Pancreatic Cancer

Posted September 15, 2022 by Anusha ‐ 3 min read

The pancreas is a small, hockey stick-shaped gland located behind the stomach. The main jobs of the pancreas are to aid in food digestion and regulate blood sugar levels in the body.

Causes of Pancreatic Cancer

There is no clear answer. We don’t know exactly what causes pancreatic cancer. However, research has identified some risk factors.

Symptoms of Pancreatic Cancer

  • Upper abdominal pain that may spread to the back.

  • Yellowing of the skin and the whites of the eyes (jaundice).

  • Tiredness.

  • Loss of appetite.

  • Light-colored poop.

  • Dark-colored urine.

  • Weight loss.

  • Blood clots in the body.

  • Itchy skin.

  • New or worsening diabetes.

  • Nausea and vomiting

Risk factors of Pancreatic Cancer

  • Smoking cigarettes, cigars and using other forms of tobacco.

  • Obesity is also a risk factor. Carrying weight around the waist is a risk factor even if you do not have obesity.

  • Having diabetes, especially type 2 diabetes, which is linked to obesity.

  • The new development of diabetes at an older age and in someone with a normal weight or body mass index could be a sign of pancreatic cancer.

  • Being exposed to chemicals used by dry cleaners and metal workers.

  • Having chronic pancreatitis, a permanent inflammation of the pancreas usually associated with smoking and drinking a lot of alcohol.

Diagnosis of Pancreatic Cancer

  • An endoscopic ultrasound (EUS) is a thin tube with a camera at the tip that is passed through the mouth and into the stomach.

  • The ultrasound probe at the end of the endoscope allows imaging of the pancreas through the stomach wall.

  • If necessary, an ultrasound-guided biopsy (tissue sample) from the pancreas can be obtained during the procedure.

  • A blood test can find a substance called a tumor marker.

  • For pancreatic cancer, high levels of carbohydrate antigen (CA) 19-9 — a type of protein released by pancreatic cancer cells — might indicate a tumor.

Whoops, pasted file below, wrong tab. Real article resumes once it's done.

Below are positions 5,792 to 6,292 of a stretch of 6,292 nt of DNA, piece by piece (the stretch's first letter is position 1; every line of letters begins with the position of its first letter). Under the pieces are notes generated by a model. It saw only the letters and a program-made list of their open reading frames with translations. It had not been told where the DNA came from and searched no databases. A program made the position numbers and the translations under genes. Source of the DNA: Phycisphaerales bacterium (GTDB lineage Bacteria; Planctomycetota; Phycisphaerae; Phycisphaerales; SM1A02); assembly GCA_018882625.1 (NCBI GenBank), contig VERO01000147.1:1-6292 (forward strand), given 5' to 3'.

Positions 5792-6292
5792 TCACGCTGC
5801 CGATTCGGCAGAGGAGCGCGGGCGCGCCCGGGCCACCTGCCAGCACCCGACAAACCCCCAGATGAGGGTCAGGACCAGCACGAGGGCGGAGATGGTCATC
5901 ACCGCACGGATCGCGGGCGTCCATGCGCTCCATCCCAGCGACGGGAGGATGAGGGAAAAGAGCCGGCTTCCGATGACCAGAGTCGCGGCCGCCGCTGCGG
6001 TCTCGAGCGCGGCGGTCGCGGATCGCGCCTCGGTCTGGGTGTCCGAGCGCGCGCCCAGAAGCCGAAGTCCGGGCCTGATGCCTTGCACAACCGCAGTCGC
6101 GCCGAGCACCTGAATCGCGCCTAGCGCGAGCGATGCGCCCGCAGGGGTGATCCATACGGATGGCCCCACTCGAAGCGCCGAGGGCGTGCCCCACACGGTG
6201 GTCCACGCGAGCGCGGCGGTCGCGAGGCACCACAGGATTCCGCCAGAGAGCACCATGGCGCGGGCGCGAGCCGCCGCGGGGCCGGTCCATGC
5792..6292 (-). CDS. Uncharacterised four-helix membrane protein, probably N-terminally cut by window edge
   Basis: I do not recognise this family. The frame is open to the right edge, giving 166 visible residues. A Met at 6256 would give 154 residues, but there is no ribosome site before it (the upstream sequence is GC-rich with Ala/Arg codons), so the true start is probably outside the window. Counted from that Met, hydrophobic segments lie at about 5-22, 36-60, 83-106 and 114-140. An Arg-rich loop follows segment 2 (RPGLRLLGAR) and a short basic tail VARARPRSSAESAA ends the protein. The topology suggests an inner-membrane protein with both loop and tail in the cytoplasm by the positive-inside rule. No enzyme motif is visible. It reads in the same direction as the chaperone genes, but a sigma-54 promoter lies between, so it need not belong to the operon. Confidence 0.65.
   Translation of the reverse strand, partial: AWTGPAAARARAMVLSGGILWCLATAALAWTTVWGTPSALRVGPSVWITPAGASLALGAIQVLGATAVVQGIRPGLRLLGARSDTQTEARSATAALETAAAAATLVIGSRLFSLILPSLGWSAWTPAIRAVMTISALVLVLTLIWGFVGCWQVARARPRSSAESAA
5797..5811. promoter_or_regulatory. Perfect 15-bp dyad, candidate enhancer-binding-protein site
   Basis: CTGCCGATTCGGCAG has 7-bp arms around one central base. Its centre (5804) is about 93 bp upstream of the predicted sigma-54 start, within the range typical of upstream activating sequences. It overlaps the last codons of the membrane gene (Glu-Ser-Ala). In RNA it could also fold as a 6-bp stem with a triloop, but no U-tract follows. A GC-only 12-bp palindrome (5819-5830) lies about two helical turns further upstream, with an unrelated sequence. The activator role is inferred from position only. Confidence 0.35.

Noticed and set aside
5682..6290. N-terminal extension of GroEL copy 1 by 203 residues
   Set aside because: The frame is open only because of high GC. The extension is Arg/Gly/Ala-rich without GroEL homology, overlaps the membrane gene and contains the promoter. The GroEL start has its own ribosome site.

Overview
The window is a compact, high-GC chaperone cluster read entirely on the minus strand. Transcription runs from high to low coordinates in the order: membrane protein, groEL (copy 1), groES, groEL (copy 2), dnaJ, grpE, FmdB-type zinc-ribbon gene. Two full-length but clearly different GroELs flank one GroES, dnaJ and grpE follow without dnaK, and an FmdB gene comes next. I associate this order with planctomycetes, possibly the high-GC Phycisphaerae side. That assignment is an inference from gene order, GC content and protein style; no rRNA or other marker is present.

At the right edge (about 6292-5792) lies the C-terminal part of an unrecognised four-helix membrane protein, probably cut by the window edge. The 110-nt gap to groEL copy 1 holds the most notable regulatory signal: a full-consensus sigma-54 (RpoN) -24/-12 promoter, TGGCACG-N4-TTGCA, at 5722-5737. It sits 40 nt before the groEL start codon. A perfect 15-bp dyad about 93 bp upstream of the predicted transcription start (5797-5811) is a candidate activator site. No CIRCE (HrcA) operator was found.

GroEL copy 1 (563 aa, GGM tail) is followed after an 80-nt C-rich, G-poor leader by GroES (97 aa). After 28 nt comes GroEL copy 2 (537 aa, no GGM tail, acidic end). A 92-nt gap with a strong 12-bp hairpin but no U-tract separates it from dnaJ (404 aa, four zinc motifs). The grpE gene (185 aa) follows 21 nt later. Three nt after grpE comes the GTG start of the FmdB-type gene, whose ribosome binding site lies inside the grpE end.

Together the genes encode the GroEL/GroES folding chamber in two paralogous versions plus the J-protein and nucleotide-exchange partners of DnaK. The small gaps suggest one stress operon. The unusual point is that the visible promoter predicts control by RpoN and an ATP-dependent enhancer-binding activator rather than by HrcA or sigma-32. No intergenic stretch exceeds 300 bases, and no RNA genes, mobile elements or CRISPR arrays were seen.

Stages of Pancreatic Cancer

  • Stage 0: Also known as carcinoma in situ, Stage 0 is characterized by abnormal cells in the lining of the pancreas. The cells could become cancerous and spread to nearby tissue.

  • Stage 1: The tumor is in the pancreas.

  • Stage 2: The tumor is in the pancreas and has either spread to nearby tissues, organs or lymph nodes.

  • Stage 3: The cancer has spread to major blood vessels near the pancreas. It may have also spread to nearby lymph nodes.

  • Stage 4: In stage 4 pancreatic cancer, the cancer has spread to distant areas in the body, such as the liver, lungs or abdominal cavity. It has possibly spread to organs, tissues or lymph nodes near the pancreas.

Treatment of Pancreatic Cancer

  • Surgical removal: The cancerous part of the pancreas (resection) is removed. Lymph nodes near to the pancreas may also be removed. The surgery to remove the pancreas or part of the pancreas is called a pancreatectomy. If your tumor is located in the head (the widest part of pancreas near small intestine) of the pancreas, your provider may recommend the Whipple procedure. This surgical method removes the head of the pancreas, the duodenum (the first portion of the small intestine), the gallbladder, a portion of the bile duct and nearby lymph nodes.

  • Radiation therapy: High-speed energy used to kill the cancer cells.

  • Chemotherapy: This method uses drugs that kill cancer cells.

  • Immunotherapy: Treatment to help your body fight the cancer. Immunotherapy has largely been ineffective against pancreatic cancer, but about 1% of people with pancreatic cancer and a specific genetic change may benefit from it.

  • Targeted therapy: Directed at certain genes or proteins that help cancer grow. Genetic testing is generally how we determine if a targeted therapy is right for you.

  • Clinical trials: Talk to your healthcare provider about whether participating in a clinical trial might be an option.

diseases disorders cancers pancreatic-cancer

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